Algeria: Parties Present “Invisible” Female Parliamentary Candidates

Algeria: Parties Present “Invisible” Female Parliamentary Candidates

The run-up to the May 4th parliamentary election is being marred with a gender controversy after some political parties left the images of female candidates on their official campaign posters blank. The female candidates were represented with an avatar wearing a Hijab while the face was left blank in white. The Independent High Authority for Election Monitoring (HIISE) has issued a warning to the concerned political parties to either display the images of the female candidates on their posters by Thursday or their candidatures will be revoked. Parties are obliged to field female candidates under a 2012 law requiring women to make up between 20% and 50% of candidates on electoral lists.

Hassan Noui, a HIISE official, deplored that “this kind of encroachment is dangerous; it is not legal and it opposes all laws and traditions.” Five parties are reported to be involved in such practices which have been notable with parties in the Bordj Bou Arreidj Province. Noui explained that “it is every citizen’s right to know” whom to vote for with the help of their portraits. 63 parties and many independent lists are competing for 462 seats in the lower house of parliament.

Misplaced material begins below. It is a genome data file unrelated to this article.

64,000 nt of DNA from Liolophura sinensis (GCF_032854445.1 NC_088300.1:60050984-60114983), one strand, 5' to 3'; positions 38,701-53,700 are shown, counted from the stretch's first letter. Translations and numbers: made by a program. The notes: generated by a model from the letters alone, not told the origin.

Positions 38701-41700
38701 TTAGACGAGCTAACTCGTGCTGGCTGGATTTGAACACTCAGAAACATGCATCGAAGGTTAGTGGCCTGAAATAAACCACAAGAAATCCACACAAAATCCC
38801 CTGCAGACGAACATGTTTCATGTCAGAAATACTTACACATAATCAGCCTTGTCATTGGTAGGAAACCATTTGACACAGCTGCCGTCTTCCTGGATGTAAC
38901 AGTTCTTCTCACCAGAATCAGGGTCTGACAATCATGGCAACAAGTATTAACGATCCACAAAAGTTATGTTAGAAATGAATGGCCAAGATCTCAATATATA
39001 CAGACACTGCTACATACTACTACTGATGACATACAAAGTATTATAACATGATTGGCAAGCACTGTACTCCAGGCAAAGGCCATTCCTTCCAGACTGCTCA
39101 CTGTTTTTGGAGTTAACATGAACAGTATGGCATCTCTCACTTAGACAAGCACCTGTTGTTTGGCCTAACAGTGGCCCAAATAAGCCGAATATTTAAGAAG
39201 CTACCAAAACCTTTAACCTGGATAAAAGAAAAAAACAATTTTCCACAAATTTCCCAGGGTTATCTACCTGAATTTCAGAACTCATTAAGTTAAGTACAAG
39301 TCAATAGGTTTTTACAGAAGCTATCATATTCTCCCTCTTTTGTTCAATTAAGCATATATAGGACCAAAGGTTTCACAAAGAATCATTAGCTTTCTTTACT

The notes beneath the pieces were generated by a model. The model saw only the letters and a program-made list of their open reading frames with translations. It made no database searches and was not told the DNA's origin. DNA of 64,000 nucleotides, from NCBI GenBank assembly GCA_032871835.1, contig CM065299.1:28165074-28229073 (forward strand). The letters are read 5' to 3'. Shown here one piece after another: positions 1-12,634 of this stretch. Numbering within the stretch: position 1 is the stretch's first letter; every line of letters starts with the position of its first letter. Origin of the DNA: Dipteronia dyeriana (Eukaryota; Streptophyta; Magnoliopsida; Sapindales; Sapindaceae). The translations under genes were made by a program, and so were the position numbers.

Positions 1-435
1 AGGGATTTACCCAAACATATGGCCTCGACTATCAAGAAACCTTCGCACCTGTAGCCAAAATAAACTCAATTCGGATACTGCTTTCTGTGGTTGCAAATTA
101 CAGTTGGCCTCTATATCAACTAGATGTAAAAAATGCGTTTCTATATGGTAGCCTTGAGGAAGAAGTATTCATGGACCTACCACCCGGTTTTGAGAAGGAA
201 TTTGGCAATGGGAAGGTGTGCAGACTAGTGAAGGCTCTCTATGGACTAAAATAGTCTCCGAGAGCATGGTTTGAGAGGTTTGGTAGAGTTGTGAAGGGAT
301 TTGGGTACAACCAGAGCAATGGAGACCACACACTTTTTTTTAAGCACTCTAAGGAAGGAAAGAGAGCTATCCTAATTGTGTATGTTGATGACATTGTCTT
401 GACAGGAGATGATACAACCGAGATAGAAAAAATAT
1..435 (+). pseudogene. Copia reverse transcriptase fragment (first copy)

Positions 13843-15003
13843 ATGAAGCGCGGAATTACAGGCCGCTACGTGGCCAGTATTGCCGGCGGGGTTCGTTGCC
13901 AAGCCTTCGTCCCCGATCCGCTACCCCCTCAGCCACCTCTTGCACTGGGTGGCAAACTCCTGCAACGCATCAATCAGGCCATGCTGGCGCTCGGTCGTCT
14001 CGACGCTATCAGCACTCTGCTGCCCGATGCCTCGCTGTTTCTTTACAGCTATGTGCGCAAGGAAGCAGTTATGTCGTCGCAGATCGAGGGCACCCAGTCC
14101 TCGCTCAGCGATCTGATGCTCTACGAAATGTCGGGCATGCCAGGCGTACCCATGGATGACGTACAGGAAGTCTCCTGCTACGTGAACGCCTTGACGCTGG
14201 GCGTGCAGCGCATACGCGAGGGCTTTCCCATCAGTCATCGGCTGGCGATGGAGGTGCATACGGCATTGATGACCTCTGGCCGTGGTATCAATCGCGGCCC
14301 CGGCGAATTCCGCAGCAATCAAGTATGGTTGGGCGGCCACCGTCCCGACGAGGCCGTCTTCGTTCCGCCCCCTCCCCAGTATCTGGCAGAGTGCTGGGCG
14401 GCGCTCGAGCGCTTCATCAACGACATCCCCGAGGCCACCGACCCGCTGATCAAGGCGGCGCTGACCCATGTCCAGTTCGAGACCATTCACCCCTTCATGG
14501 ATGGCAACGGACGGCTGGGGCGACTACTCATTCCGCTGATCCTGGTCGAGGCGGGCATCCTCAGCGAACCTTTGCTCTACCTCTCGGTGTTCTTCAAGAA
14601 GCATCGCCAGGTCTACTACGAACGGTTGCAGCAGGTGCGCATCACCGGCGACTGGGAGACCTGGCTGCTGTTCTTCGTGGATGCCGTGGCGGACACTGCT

One of the parties affected is the Socialist Forces Front (FFS) and it “vigorously condemns this practice which is incompatible with the party’s values,” Hassan Ferli stated. The FFS official added that the posters are “regrettable” after blaming the party’s communications team in Bordj Bou Arreridj because the FFS is committed to equality between men and women.

The country has around 22 million eligible voters. The political parties are hoping that the electorates will participate significantly in the elections. They are also calling for dialogue in shaping the country’s future. The ruling National Liberation Front has enjoyed dominance in the parliament over the past elections.

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